Some jobs are more dangerous than others, but every occupation comes with its own risks and rewards. In 2015, there were about 2.9 million nonfatal workplace injuries and illnesses reported by private industry employers. According to the Bureau of Labor Statistics, the public sector had an estimated 752,600 cases of injury and illness. However, that doesn’t account for unreported incidences sustained by workers in both industries. We have assembled a list of the most common type of damage suffered by the majority of employees in the United States.
Head injuries can be a surprisingly easy injury to sustain. Even in a slip-and-fall injury on a wet floor, a person can sustain a mild concussion in an office or factory. More serious traumatic brain injuries can happen with jobs that expose people to falling objects or moving equipment. For example, loggers are often exposed to falling branches, which can easily cause traumatic brain injuries that lead to a deficit of memory, attention, coordination, balance, or can even cause death. Skull and facial fractures and lacerations are also painful and likely to occur with a strong hit to the head from faulty equipment or carelessness on the part of a coworker or supervisor.
Back injuries can be a huge problem in the construction industry and in any place that requires lifting heavy objects or exposes people to falling from a great height. For example, carelessness on the part of an electrician who may be attempting to fix a power line could cause him or her to fall from a great height, which could cause severe spinal damage such as herniated disks, broken vertebrae, spinal cord injuries, or death. Roofing jobs can be incredibly dangerous for the same reason.
Repetitive Stress Injuries
Working long hours at the same job can cause some serious strain on your muscles, nerves, and tendons. A repetitive stress injury can happen if those muscles, nerves, and tendons get worn down or inflamed with overuse. For examples, workers who use vibrating tools are the most susceptible to carpal tunnel syndrome, which can be a painful irritation and inflammation of the median nerve.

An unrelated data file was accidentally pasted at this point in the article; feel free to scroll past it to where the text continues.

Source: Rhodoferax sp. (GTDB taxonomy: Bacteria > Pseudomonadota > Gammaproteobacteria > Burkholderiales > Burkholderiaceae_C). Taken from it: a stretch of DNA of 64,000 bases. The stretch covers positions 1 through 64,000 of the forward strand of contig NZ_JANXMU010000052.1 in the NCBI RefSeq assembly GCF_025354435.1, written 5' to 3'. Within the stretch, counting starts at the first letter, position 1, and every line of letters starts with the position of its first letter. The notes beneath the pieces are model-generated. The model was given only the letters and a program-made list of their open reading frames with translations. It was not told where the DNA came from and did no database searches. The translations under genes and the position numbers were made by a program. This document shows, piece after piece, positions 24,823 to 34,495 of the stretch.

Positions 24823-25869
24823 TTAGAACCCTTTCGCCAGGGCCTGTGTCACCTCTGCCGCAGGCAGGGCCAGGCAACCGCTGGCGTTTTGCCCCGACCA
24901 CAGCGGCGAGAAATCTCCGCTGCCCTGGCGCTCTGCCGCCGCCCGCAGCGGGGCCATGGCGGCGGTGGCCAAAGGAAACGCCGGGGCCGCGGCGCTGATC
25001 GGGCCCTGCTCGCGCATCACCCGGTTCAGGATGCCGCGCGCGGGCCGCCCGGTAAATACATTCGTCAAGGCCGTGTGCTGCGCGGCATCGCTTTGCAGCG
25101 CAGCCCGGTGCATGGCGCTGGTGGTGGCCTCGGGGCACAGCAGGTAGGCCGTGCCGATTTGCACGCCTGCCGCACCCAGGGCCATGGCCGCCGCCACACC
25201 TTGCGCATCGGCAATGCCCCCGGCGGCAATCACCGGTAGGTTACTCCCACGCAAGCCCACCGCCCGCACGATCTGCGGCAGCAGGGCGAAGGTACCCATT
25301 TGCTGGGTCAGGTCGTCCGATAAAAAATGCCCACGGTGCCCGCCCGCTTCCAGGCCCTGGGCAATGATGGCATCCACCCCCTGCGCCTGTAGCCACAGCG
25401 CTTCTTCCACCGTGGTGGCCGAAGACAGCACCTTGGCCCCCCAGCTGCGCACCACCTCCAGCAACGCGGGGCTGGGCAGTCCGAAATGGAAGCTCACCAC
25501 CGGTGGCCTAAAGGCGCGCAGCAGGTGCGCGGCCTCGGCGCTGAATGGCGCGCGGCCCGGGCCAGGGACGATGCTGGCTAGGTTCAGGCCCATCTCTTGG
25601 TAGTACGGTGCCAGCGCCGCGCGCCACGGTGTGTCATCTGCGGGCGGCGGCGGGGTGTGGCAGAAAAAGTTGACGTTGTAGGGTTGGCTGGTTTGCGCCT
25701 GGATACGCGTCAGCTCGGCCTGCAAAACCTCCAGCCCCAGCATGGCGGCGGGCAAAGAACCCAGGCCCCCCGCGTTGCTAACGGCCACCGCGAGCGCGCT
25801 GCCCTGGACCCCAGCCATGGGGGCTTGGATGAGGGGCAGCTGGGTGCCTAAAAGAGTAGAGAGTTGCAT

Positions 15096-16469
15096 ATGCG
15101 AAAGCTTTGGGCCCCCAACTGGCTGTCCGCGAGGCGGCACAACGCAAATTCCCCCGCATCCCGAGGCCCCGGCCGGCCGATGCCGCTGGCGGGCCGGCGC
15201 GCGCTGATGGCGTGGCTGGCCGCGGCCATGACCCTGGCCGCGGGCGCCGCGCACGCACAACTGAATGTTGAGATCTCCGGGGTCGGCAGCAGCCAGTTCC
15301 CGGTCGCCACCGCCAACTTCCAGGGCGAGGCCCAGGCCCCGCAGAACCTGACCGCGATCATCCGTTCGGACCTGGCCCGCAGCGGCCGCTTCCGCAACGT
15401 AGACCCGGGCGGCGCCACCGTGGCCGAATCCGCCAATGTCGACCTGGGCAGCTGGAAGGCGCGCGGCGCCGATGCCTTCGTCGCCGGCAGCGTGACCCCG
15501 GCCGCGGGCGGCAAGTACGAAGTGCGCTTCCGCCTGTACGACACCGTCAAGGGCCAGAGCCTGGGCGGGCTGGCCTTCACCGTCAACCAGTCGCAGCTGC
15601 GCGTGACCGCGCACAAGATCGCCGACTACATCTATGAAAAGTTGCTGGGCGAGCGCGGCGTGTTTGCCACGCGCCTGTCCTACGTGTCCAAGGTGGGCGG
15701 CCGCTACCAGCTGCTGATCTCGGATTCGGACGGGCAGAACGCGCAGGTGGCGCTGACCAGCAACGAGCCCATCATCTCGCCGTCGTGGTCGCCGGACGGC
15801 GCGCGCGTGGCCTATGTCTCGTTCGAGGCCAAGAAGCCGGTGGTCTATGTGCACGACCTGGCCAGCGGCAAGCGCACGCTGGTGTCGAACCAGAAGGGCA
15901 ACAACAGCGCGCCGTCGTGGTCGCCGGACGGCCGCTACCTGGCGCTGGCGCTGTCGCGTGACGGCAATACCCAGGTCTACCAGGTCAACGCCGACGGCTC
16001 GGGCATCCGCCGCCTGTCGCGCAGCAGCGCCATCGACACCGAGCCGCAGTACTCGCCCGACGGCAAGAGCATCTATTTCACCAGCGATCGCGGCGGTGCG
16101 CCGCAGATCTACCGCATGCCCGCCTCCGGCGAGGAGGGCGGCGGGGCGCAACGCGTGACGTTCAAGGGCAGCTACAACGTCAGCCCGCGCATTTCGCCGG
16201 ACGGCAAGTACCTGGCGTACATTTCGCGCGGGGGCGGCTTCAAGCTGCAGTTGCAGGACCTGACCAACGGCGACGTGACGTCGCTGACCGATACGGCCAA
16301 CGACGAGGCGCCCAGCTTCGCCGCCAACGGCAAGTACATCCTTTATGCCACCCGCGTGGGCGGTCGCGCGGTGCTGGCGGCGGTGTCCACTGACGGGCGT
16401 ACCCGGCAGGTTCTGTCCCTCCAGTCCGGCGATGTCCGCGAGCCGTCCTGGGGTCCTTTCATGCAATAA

Amputations or Crushed Limbs
Employees who work with heavy or dangerous machinery, such as punch presses or logging vehicles, it can be surprisingly easy to lose a finger, hand, arm, leg, or foot to the technology. If a limb or extremity is amputated or crushed on the job, you will likely be at least partially disabled by the loss and may never be able to work in the same industry again.
Burns can happen after explosions, fire, or chemical spills in work environments. Some manufacturers require their workers to use chemicals in the production process but don’t provide extended training on how to avoid accidents or what to do in the event of contamination. If burns penetrate to muscle and bone, they can be fatal. When they’re not, they often are extremely painful and leave disfiguring scars that may require skin grafts.
If you were injured at work, make sure you pursue compensation. An injury sustained on the job may be covered by your employer’s workers’ compensation insurance. If you’re unsure whether or not you can make a claim, or your claim has been denied, don’t hesitate to call us. Talk to one of our experienced Hickory personal injury attorneys at The Law Offices of Jason E. Taylor, P.C. We have helped thousands of people secure verdicts and settlements that compensated them for medical bills, lost income, and pain and suffering. Our firm is dedicated to providing care as we advocate aggressively advocate on your behalf. Let us see what we can do for you. Contact us at (800) 351-3008 or fill out our online form to schedule a free consultation today.